How much space is necessary to raise a child? I would never claim to be an expert, even with a child of my own. Some days, I feel like we could happily roam the country in an RV. Other days, my little Cape Cod house feels almost too small to contain the twister that is a tantruming toddler. If you’ve ever wondered how someone could possible cope with raising a child in a small home, it may surprise you to learn that I’ve known a few people who’ve shared studio apartments with partners and toddlers. And successfully, too. Could I do it? Sure, Do I want to? Nope! With a baby, maybe, but not with a toddler. Sometimes – very occasionally, promise – it’s that cheap hollow door between her and me that keeps La Paloma on this earth.
IF I was going to move into a studio loft apartment with my family, I think I would at least need something, anything to differentiate my space from kid space. Maybe that space would be a corner for a grownup bedroom or a built in reading nook or even a biggish closet with the doors taken off that’s just big enough to hold a desk. But whatever it was, there would be curtain room dividers. Nice heavy, drapey ones that you couldn’t see through. DIY drop cloth curtains, perhaps. If you think hospital curtains when you think curtain room dividers, don’t! Curtain room dividers for the studio apartment family, even the single gal or guy, can look pretty darn good!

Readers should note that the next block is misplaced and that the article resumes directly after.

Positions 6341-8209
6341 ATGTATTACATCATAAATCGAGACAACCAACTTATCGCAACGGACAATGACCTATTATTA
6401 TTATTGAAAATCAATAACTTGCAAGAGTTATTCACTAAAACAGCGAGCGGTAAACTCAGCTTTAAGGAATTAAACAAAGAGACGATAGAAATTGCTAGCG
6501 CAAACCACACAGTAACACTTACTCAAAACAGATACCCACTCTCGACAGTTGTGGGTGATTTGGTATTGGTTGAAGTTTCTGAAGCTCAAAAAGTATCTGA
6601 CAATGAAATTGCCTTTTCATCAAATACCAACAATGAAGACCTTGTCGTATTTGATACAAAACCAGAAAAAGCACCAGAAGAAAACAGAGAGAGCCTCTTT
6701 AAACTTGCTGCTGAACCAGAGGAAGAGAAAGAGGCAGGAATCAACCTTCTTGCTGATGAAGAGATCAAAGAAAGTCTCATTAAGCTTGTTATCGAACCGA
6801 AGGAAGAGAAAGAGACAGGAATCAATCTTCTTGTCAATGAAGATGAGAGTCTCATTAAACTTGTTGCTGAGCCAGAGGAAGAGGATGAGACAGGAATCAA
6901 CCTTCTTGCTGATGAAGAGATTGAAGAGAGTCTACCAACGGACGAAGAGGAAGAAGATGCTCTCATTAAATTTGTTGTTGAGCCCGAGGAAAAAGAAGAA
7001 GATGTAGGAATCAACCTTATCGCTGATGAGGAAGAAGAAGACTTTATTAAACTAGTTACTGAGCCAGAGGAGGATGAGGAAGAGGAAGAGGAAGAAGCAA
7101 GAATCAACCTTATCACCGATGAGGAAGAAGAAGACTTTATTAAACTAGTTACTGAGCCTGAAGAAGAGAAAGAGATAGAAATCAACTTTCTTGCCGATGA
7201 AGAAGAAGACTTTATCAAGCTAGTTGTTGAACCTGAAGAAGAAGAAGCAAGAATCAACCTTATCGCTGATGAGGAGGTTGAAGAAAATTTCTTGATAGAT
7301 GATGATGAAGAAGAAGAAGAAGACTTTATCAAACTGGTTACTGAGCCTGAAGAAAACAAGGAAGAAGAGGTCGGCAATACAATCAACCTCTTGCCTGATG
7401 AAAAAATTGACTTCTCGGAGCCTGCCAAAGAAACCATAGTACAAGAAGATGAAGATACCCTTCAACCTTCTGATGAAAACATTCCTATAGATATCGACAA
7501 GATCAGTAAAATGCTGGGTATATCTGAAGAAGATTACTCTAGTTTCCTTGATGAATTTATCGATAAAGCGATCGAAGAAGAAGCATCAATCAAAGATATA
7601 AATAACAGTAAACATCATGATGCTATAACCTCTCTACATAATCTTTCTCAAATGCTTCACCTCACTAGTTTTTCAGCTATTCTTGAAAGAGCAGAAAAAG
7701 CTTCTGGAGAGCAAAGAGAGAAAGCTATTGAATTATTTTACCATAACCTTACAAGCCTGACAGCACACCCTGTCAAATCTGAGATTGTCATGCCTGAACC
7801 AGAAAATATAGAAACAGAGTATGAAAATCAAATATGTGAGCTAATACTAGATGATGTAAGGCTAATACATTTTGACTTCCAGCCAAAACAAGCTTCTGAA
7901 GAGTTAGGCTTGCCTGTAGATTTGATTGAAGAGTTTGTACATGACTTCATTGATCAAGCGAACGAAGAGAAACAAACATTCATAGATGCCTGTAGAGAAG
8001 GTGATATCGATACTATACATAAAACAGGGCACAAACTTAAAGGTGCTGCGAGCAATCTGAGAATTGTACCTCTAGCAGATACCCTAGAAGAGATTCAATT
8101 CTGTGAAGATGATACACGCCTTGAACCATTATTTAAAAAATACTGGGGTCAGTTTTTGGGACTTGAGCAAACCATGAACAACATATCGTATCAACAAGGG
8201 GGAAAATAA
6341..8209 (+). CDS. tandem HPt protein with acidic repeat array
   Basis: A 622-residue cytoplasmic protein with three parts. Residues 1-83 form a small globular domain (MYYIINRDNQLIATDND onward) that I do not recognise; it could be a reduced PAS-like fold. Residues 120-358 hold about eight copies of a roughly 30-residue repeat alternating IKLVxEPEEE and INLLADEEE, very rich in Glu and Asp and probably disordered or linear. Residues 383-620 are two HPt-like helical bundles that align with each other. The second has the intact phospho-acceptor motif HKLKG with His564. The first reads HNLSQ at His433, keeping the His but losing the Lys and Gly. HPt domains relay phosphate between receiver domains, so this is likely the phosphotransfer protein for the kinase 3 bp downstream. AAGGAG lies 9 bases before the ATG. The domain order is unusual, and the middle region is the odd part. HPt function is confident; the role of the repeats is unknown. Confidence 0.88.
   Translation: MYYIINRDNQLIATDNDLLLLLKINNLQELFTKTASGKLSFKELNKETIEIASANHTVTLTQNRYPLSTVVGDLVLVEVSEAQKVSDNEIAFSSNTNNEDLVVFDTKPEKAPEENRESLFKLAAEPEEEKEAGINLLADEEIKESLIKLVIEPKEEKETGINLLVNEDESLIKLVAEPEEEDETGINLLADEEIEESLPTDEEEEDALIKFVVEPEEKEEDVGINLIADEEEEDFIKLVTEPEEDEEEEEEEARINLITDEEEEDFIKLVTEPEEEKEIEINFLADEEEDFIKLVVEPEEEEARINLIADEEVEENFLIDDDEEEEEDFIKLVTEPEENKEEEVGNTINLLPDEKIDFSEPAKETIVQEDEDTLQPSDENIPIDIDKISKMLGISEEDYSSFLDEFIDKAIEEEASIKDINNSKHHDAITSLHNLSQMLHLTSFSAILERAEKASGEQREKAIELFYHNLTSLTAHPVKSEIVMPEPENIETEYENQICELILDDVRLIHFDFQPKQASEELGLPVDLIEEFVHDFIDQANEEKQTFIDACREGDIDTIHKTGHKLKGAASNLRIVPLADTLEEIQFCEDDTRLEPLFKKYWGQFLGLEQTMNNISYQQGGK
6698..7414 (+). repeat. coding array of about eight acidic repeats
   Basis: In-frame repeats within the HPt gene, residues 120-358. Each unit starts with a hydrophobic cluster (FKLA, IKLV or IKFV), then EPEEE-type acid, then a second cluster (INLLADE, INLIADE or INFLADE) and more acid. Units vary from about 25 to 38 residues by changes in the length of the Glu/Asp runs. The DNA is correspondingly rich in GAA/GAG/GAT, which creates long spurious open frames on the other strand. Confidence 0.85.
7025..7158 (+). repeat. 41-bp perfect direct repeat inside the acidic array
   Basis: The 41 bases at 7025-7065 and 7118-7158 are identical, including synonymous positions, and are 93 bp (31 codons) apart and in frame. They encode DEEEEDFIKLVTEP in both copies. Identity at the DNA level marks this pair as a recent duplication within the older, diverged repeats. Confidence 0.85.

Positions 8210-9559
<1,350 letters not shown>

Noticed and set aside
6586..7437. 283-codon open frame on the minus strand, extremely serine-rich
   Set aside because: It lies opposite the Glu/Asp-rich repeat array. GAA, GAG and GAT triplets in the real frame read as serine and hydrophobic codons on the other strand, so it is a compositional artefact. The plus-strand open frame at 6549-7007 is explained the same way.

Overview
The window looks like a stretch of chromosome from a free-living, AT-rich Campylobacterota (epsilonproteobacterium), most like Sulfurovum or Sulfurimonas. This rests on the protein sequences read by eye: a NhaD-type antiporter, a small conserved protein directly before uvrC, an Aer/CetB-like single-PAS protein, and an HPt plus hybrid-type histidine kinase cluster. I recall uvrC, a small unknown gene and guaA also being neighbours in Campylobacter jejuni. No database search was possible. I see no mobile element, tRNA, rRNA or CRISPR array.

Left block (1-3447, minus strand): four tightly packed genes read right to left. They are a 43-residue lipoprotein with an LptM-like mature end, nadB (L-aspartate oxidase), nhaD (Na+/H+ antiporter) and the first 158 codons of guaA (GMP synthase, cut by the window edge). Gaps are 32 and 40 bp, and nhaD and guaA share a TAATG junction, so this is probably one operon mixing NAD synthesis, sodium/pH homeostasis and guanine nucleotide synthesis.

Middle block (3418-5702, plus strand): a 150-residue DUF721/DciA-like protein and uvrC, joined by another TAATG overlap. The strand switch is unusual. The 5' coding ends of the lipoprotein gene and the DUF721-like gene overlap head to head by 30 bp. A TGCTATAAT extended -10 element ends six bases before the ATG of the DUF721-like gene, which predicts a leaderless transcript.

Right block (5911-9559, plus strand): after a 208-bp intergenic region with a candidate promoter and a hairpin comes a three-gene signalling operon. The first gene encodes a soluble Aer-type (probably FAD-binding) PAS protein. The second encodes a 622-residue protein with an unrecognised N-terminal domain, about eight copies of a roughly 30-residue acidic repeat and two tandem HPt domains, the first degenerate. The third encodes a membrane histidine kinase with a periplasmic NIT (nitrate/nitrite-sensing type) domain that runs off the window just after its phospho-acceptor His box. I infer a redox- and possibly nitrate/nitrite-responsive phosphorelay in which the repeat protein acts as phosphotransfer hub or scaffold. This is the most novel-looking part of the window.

What else is great about curtain room dividers in small spaces? In addition to looking good, they provide you with another degree of flexibility when it comes to how you utilize the available space. And they’re a lot less expensive than bookshelves and standing room dividers. Installation can be super easy, too, and there’s the fact that there are a bunch of different ways to hang a curtain in a rented space that won’t make it so you lose your deposit.
While a curtain room divider may not be as good as a wall when it comes to putting yourself in time out so you don’t FedEx your kids to Dubai, they’re still better than nothing!